5.10.13

NULLIFICATION?

The National Park Service apparently contributes some money to the operation of Wisconsin state parks.  Not enough, though, to give them authority to close those parks.
The park service ordered state officials to close the northern unit of the Kettle Moraine, Devil's Lake, and Interstate state parks and the state-owned portion of the Horicon Marsh, but state authorities rebuffed the request because the lion's share of the funding came from state, not federal coffers.

State officials opted to keep public lands open as Gov. Scott Walker blamed both Republicans and Democrats for the partial government shutdown and said congressional leaders should run the nation more like Wisconsin. Democrats balked at those comments, saying the Republican governor has had a tumultuous tenure that has divided people.

Even though federal lands such as the Apostle Islands National Lakeshorehave been shuttered, the DNR issued a statement saying all state parks, trails and other recreational properties were open and not affected by the federal government's budget problems.

The agency also reopened a boat launch Wednesday at Wyalusing State Park on the Mississippi River. The U.S. Fish and Wildlife Service closed the launch on Tuesday because it was on federal land.

But in a sign of defiance, the DNR removed the barricades at the landing, saying it had the legal authority to operate the launch under a 1961 agreement with the federal government.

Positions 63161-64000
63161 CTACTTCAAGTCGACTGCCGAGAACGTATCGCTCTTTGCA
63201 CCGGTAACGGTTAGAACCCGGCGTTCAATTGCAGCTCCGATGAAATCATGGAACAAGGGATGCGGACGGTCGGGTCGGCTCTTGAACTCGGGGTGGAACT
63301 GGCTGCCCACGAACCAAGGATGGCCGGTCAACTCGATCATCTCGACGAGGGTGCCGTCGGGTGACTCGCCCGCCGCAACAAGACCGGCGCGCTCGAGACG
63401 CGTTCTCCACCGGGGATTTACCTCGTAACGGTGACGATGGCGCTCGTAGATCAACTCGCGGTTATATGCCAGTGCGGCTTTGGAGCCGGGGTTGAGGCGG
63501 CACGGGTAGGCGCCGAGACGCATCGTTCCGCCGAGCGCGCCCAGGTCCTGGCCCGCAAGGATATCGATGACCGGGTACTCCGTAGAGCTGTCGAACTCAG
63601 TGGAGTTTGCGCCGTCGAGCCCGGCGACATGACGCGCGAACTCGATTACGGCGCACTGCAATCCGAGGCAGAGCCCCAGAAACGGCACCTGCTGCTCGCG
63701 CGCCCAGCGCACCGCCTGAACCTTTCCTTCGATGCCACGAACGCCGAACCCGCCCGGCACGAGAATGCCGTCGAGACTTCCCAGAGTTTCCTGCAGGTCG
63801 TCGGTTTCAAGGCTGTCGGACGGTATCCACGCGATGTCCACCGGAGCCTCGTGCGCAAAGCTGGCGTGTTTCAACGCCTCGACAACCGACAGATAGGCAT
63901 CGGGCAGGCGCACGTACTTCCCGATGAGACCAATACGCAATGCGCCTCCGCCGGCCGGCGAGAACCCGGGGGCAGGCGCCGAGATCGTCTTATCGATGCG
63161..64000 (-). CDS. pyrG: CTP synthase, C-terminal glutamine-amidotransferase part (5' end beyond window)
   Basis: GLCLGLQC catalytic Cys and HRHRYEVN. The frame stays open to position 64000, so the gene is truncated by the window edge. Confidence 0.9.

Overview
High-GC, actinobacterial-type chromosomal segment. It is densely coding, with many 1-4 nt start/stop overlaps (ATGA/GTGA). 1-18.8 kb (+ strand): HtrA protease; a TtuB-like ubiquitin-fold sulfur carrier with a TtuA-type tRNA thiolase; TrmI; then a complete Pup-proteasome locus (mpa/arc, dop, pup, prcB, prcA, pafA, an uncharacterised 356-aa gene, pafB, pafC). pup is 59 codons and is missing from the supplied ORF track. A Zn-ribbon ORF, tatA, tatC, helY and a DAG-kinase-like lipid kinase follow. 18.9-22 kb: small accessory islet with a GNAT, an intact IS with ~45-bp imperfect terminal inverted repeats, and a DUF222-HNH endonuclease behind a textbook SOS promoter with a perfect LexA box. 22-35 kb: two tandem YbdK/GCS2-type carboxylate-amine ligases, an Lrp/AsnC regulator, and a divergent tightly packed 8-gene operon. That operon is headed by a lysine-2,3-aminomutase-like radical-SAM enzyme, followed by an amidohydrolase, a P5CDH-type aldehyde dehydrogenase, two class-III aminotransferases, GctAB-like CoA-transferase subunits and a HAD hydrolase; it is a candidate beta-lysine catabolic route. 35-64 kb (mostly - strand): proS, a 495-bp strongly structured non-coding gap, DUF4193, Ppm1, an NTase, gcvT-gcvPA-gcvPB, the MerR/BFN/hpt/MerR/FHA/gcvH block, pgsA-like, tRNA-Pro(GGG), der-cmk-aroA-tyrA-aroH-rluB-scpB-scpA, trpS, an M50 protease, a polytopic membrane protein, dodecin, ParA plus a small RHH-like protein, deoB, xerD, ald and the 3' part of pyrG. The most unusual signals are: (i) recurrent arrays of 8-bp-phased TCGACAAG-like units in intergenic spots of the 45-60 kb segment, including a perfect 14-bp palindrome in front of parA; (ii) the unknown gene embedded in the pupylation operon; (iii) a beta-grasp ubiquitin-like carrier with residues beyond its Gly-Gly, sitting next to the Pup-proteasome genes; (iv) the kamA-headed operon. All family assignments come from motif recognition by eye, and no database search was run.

The same article reports that the national forests in Wisconsin are closed, meaning there is an embargo on the issuance of permits.  Good luck with anything more restrictive: there are large parts of the Nicolet National Forest that abut private property (go hiking north from the old Stankevitz compound on Gilkey Lake, cross Sunset Road, strictly speaking, you're transgressing the law.)  There's apparently a major industry using the national forests for commercial purposes that hikers ought be aware of.

Wisconsin's defiance (no surprise that a Republican governor and legislature would take advantage of a petulant Democratic president, from Illinois, no less) suggests a course of action for beleaguered university presidents.  It's a common complaint from Madison to DeKalb to San Diego that legislators are attempting to dictate 100% of what the state universities do, whilst providing a share of operating budgets that seems as small as the National Park Service's contribution to the operation of Wisconsin's state parks.

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